It might seem silly at first, but the custom can deepen a child’s understanding of Christmas.
For children, it’s easy to wake up on Christmas Day and go straight for the presents underneath the tree or raid the stockings hanging by the fireplace. They soon forget about Jesus and immediately turn their thoughts to the many gifts before them.
However, one way to interrupt this process is by having the children sing “Happy Birthday” to Jesus. You might even bake a birthday cake that features an image of the baby Jesus. Some families even have the children create “birthday presents” to Jesus that they drop off at the manger scene in church.
These things are simple and may even seem strange to do at first, but it’s a helpful reminder that Christmas is in fact a birth-day.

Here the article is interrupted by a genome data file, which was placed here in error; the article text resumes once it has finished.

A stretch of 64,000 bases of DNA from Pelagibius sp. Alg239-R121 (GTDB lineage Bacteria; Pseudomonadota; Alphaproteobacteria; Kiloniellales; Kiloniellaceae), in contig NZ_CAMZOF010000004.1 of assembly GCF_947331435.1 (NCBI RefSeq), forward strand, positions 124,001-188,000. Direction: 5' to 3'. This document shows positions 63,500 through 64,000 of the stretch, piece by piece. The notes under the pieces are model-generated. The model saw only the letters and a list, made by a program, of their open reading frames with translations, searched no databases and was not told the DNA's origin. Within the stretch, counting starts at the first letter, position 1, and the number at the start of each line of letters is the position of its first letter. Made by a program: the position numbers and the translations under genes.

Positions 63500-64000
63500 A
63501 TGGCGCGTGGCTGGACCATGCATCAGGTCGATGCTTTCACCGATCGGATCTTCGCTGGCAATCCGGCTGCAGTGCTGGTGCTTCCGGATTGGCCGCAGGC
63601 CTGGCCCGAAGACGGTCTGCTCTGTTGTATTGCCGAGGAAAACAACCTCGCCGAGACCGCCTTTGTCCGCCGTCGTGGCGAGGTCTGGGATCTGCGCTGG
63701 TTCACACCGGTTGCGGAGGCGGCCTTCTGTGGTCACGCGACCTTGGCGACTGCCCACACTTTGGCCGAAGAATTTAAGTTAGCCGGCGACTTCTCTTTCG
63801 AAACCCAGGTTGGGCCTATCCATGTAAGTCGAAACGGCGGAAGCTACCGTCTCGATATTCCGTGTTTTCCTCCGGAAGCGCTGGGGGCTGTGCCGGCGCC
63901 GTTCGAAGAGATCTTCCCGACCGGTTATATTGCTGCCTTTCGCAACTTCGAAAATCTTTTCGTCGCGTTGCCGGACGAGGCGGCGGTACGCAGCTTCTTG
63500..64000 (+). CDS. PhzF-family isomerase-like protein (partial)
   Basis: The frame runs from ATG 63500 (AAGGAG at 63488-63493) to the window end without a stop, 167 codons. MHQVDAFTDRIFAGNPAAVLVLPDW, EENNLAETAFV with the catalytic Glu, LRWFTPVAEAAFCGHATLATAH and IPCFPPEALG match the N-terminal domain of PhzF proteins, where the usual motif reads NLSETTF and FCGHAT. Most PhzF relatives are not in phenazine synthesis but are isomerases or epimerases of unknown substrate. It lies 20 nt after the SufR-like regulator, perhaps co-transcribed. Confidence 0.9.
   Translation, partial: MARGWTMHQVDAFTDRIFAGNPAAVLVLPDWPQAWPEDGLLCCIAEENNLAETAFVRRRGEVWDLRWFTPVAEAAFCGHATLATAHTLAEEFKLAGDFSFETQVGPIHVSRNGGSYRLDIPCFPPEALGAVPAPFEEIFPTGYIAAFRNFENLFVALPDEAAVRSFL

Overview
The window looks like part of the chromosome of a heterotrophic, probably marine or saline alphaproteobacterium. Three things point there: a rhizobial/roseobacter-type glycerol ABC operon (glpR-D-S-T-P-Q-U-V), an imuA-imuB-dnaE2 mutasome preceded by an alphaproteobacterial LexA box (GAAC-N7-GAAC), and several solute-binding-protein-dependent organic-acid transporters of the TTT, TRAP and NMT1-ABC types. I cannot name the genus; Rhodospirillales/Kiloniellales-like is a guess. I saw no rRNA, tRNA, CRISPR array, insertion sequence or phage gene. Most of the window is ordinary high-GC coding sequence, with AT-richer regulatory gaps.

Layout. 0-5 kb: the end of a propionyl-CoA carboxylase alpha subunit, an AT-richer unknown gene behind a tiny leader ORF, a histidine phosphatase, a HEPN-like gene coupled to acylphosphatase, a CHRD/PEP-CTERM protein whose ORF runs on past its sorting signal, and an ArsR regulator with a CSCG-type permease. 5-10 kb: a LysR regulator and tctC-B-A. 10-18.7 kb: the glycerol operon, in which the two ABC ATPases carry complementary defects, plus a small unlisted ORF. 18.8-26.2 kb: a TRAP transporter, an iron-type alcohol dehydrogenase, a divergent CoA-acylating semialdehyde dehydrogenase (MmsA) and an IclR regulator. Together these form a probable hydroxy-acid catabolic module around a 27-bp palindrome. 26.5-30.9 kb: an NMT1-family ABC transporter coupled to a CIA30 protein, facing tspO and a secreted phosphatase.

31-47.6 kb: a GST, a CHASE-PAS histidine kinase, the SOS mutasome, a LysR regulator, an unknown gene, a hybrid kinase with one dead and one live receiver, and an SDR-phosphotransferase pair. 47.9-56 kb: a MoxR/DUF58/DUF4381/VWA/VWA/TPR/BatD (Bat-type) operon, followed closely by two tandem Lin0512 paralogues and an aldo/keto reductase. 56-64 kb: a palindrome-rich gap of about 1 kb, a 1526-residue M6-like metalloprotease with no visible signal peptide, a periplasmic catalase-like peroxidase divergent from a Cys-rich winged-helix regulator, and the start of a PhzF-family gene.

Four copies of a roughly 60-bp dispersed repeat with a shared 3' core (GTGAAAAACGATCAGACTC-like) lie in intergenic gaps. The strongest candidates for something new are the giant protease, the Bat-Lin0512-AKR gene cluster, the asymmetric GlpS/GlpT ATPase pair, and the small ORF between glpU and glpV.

In English this is more difficult to remember as our word for December 25 has no reference to “birth.” However, in other languages, the word for Christmas recalls the meaning of the day.
In Spanish and Italian, Christmas is called “Navidad” and “Natale,” both coming from the Latin word “nativitas,” meaning “birth.”
Whatever family traditions you choose, try to remember the “reason for the season” and consider adding traditions that emphasize the religious aspect of Christmas, a day that is known as Jesus’ birthday.
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